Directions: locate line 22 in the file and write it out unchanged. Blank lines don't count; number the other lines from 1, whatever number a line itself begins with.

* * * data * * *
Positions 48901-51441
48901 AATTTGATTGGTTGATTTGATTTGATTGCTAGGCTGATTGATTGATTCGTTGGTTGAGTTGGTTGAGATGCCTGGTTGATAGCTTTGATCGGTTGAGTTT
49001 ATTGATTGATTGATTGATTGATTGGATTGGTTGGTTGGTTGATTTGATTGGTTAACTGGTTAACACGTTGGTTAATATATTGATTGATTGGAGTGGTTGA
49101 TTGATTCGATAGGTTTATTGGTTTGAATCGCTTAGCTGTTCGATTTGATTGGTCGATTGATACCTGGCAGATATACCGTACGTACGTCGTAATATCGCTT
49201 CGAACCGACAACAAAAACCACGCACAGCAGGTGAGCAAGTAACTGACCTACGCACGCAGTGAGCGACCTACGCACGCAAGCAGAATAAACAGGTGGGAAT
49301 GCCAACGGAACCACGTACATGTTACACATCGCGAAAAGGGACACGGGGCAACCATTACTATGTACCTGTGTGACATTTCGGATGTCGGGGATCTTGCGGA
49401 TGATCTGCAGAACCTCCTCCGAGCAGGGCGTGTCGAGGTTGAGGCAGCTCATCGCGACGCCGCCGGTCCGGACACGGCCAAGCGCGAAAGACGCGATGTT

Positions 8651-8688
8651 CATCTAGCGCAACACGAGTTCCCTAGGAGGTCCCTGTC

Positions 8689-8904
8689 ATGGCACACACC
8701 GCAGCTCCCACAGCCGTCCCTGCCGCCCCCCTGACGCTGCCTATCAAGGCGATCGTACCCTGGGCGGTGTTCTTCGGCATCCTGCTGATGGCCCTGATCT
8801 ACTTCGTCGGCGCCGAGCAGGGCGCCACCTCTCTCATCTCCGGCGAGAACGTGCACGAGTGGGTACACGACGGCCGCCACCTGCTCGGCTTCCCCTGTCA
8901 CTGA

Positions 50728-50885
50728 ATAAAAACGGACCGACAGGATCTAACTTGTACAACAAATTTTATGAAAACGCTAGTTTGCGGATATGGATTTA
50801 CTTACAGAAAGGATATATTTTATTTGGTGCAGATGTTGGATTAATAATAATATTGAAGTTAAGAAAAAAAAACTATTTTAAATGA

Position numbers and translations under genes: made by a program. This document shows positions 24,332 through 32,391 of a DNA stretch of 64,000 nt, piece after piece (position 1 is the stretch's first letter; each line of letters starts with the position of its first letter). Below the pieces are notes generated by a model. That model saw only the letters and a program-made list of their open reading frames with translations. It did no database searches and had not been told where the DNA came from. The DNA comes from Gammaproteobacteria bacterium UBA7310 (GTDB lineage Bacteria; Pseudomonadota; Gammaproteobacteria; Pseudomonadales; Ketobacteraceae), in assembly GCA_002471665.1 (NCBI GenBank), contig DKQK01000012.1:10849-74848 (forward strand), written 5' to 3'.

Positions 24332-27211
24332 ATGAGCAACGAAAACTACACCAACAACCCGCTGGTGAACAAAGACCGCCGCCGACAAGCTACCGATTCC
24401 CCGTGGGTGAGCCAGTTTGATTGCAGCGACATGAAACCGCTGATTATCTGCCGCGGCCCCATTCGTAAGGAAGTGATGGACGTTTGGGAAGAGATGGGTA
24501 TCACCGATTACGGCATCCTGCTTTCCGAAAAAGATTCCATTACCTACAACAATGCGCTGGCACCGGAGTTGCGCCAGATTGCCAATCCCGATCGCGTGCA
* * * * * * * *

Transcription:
24501 TCACCGATTACGGCATCCTGCTTTCCGAAAAAGATTCCATTACCTACAACAATGCGCTGGCACCGGAGTTGCGCCAGATTGCCAATCCCGATCGCGTGCA